Why Physics Needs to Ask Questions

File:Schopenhauer.jpgThe German Philosopher Arthur Schopenhauer once said that thequestion “Why?” is the mother of all sciences. In our era of modernity, physics offers a lot of answers, almost every day. These answers however, refer to sophisticated questions that presuppose a lot of “established” concepts. What bothers me is that some more basic problems seem to have been forgotten in this process. I want to illustrate that with two examples from particle physics and astrophysics.

Today’s neutrino experiments deliver data about the so-called mixing angles, which represent the probabilities of the three neutrino flavors (elecron, muon, tau) being transformed into each other. This is an experimental answer on the `top level’, but the underlying question “Why do three types of neutrinos exist?” (once raised by Emilio Segre) is about to fade. Today’s physicists would be even less likely to bother with the question “Why do neutrinos exist at all?”, though one may justifiably wonder why Nature had created such peculiar and elusive objects. To address such questions properly, one has to study a little bit of history (in this case, Wolfgang Pauli’s ideas of around 1930). This would lead to the still more basic question of whether energy has to be conserved during the beta decay – as discussed at the time by Niels Bohr. Also, there is still another fundamental question which seems to have been forgotten by the overwhelming importance of radioactivity in physics (indeed, its discovery triggered its biggest revolution). Why did Nature invent radioactivity after all, and why in different types? Couldn’t one just think of a world with stable nuclei? Is the very existence of radioactivity just a superfluous whim of Nature? Or is there something we still fail to understand?

When one follows the latest news in cosmology, it appears that the acceleration rate of the universe is changing (“How much?” would be the question) – in the jargon, this is called the time dependence of the cosmological constant or of dark energy. However, we have barely digested the very existence of dark energy (2011′s Nobel prize), as it means asking: “Why is the expansion of the universe accelerating?” This is a worthwhile problem to ponder, however, but on a still more basic level we can ask: “Why is the universe expanding?” Of course, Edwin Hubble’s observation of 1930 is now interpreted as indicating such expansion and there is no reason to warm up the `steady state’ model which was popular in the 1960s. However, a good reason for why the universe must expand does not seem to exist (I shall come back later to an idea of Robert Dicke in 1957). Theorists would immediately argue that Einstein’s equations do allow only for contracting or expanding solutions, which is true. But this does not answer the question in terms of a logical necessity, as Einstein used to phrase it: “I want to know if he [the creator] had a choice”.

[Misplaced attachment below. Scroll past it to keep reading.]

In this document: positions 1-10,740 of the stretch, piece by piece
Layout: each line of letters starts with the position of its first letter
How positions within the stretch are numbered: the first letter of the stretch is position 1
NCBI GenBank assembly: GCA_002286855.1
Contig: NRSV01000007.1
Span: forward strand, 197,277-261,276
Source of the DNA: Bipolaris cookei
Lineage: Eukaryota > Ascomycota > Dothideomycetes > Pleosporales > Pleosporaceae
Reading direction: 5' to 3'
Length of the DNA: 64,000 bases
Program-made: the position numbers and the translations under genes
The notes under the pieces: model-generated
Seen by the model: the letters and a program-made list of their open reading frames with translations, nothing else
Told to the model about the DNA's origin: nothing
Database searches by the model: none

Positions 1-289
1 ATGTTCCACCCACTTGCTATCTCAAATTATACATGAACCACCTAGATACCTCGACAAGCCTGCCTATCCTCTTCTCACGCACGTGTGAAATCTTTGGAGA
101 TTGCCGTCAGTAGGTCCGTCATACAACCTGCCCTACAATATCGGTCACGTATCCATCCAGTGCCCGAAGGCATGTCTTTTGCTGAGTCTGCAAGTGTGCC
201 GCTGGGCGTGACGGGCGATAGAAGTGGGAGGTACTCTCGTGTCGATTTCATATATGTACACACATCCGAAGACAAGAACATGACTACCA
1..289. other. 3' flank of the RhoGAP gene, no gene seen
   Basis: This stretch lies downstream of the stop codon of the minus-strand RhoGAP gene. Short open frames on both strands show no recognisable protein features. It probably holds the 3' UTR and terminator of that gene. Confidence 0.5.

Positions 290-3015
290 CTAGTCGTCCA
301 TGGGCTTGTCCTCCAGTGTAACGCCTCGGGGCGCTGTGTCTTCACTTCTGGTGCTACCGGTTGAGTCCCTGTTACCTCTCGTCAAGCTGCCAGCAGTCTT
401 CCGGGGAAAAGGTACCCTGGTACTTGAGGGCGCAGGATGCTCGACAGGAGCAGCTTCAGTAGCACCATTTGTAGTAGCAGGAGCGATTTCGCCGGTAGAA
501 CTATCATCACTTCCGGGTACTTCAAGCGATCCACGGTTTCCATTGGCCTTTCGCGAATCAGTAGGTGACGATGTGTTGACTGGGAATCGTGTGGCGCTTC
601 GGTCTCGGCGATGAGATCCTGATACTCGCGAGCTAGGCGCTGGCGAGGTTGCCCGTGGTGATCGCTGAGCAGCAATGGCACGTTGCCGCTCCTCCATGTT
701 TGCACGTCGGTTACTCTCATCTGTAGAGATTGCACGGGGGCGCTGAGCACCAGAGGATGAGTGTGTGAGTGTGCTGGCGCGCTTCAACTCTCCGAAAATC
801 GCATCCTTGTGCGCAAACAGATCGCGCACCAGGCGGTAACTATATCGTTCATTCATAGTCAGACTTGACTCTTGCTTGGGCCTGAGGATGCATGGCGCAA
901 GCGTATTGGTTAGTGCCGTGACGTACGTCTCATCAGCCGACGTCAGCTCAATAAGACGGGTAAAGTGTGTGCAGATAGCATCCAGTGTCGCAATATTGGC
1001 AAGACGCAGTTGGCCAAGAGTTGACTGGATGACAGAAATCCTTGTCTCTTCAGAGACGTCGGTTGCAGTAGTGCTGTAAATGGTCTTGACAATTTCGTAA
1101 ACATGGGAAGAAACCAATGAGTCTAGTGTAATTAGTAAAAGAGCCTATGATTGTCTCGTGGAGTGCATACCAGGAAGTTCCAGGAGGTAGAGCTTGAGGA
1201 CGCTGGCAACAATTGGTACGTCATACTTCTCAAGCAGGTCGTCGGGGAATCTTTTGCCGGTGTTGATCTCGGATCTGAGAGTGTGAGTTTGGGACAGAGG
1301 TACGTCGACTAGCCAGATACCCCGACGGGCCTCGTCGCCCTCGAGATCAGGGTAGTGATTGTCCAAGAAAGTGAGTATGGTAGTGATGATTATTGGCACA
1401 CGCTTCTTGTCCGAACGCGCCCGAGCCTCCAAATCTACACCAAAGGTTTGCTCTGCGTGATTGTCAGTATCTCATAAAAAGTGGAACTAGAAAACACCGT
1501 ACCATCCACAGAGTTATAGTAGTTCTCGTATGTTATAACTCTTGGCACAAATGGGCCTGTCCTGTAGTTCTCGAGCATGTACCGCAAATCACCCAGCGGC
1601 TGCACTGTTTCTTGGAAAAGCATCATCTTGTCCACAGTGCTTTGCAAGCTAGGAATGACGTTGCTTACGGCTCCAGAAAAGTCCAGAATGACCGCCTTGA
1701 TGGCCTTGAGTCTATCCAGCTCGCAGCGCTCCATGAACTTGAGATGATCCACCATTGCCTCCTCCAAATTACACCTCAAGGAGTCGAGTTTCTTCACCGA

I do not think that going to ever more sophisticated levels of questions and answers, while leaving behind the important ones, will advance physics in the long run. And surely, the pragmatic approach “Well it is as it is, let’s continue to collect more data” cannot be said to be a wise one.

What Einstein Said About Fundamental Constants

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Reality and Scientific Truth: Discussions with Einstein,von Laue and Planck is a collection of conversations between Einstein and Ilse Rosenthal-Schneider, a lady who took a PhD in philosophy in Berlin around 1920. After fleeing the Nazi regime in 1938 and settling in Australia, she continued her discussions with Einstein by letter. The book is a unique source of the views Einstein held about the fundamental constants of physics. It is worthwhile to compare them with some modern opinions on the subject.

In a letter dated May 11th, 1945, Einstein wrote that he believed that numbers “arbitrarily chosen by God” do not exist and that their “alleged existence relies on our incomplete understanding”. Similarly, he contended in a letter of March 24th 1950 that “dimensionless constants in the laws of nature, which, from a rational point of view, could have other values as well, shouldn’t exist”.